The Midway Islands are also called Midway Atoll in English and this is an atoll located in the North Pacific. The islands are included in the remote islands of the United States and they have belonged to the United States since 1867 but are not one of the American states. The Midway Islands are located, as the name implies, halfway between Asia and North America, and the area was discovered in 1859 by Captain NC Middlebrooks. Historically, the islands have become known for events such as the battle fought here in 1942 and which was named the Battle of Midway. This battle took place between June 4 and 6 near the islands and it was the United States that managed to withstand a Japanese attack which became an important turning point during the war in the Pacific.
The Midway Islands are close to Hawaii’s archipelago and are a disorganized area less than 140 nautical miles east of the international date limit. Those who now live in the atoll are people from the American Fish and Wildlife Service who are there to overlook and investigate wildlife. The excursions that are arranged to these islands have the ecology in place as a focus and you can come here as a tourist. In fact, the islands’ economy is based exclusively on tourist revenues as well as subsidies. All food and other types of products must be imported.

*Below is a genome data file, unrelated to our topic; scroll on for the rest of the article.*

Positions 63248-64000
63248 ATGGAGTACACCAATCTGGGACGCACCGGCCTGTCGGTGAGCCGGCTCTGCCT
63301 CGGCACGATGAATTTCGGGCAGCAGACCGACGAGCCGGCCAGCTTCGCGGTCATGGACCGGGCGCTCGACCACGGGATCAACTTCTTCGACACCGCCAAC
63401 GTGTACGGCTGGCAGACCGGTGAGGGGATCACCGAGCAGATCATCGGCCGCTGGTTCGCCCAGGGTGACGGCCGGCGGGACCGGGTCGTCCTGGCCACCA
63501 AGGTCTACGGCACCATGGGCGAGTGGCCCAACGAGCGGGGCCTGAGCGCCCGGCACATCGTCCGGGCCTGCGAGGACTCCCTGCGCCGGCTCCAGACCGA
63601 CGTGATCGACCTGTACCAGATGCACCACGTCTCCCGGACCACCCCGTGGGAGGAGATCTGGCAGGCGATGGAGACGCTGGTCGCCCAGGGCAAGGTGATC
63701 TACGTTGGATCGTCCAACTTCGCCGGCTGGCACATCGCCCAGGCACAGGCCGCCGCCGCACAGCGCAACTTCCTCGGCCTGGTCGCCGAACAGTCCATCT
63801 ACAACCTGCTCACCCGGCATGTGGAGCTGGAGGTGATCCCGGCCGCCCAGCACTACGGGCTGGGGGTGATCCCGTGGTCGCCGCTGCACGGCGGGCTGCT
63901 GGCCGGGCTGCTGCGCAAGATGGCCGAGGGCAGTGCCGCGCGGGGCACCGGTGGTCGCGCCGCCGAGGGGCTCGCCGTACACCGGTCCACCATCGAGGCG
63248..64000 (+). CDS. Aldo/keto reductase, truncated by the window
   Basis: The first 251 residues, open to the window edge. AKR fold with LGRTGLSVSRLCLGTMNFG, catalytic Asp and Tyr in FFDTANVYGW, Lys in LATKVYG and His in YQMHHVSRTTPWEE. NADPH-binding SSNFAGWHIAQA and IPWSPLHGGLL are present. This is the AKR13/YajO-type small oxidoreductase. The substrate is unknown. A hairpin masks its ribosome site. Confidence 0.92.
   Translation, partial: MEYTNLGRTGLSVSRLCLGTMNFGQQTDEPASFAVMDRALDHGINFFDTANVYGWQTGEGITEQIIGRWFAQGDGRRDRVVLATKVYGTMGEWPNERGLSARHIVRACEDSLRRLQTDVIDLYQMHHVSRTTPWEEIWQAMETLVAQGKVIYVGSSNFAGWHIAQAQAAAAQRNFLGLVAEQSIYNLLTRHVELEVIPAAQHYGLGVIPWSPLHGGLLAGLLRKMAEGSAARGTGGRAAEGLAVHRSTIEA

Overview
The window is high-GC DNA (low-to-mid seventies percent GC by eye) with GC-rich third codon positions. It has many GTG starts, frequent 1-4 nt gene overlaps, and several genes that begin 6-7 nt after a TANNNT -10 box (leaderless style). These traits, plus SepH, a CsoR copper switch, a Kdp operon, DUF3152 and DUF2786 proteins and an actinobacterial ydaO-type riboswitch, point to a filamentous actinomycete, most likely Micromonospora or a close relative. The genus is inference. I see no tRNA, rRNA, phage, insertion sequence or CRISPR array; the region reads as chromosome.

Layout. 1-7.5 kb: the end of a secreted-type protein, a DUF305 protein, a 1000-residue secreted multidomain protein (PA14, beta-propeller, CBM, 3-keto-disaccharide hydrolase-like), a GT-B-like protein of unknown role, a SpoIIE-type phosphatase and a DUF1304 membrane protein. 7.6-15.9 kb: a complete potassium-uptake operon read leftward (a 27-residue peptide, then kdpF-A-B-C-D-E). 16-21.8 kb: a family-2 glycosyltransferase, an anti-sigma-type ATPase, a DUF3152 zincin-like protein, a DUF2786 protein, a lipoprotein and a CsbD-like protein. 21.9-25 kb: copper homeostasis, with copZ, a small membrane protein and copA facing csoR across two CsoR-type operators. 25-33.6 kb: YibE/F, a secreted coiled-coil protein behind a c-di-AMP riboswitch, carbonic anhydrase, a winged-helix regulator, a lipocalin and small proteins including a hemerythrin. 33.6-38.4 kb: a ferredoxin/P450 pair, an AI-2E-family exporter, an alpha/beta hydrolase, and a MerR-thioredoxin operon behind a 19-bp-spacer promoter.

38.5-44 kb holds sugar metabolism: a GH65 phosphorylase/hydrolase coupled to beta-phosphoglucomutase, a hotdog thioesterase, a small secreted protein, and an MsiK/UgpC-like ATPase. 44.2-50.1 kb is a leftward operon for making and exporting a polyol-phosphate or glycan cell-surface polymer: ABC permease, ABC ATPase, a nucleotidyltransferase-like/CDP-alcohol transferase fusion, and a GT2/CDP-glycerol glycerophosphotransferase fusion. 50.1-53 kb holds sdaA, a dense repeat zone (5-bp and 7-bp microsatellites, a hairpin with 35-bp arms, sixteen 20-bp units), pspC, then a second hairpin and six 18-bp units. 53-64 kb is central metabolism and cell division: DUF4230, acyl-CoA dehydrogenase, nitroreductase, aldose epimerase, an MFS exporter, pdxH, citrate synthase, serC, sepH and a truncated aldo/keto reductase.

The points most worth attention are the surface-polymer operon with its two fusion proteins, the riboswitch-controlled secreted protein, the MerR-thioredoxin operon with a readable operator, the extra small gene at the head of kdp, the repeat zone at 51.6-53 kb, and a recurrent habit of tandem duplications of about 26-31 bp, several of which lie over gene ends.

Geography and climate
The total area of the Midway Islands is about 5.2 km² and the atoll has two main islands, Easter Island and Sand Island. The highest point is only 1 meter and therefore the islands are very sensitive to floods due to tsunami waves. The reef that is here is mostly covered by water and that makes it quite dangerous to get through the area by boat. There is no permanent population on the islands but a runway for flights.
The Midway Atoll is part of a chain of volcanic islands and atolls that stretch from Hawaii to the tip of the Aleutian Islands. This chain is called Hawaii Emperor chain in English and consists of annular barrier reefs and many sandy islets. The Midway Islands are very important for seabirds. The islands have a tropical climate and no really cold season.
Many seabirds rely on the Midway Islands, for example, which are home to about 70% of all Laysan albatrosses. About 3 million birds move around these islands and each species has found its own place and niche on the islands. Here you can also see seals coming up on the beaches to raise their young. In the water and in the reef, there are turtles and octopuses, and dolphins live in the lagoon. Human activity has been changing the environment on the islands. In 1869, they tried to blow up the reef to create a harbor on Sandön and this is an example of something that has affected the ecology. Other examples are that alien species have been introduced, such as Ironwood trees from Australia as protection against the wind. The buildings on the islands have lead in the paint, which is an environmental hazard for the albatross population, but here efforts are being made to remove the paint. The Midway Islands, like the islands of Hawaii, have problems with the debris flowing in from the Pacific’s floating rubbish heap. This is rubbish that mostly consists of plastic that is collected on the beaches of the Midway Islands. The debris is a danger to the birds on the islands and albatrosses have been examined and it has been found that almost everyone has eaten the plastic, which leads to poisoning and that the young die.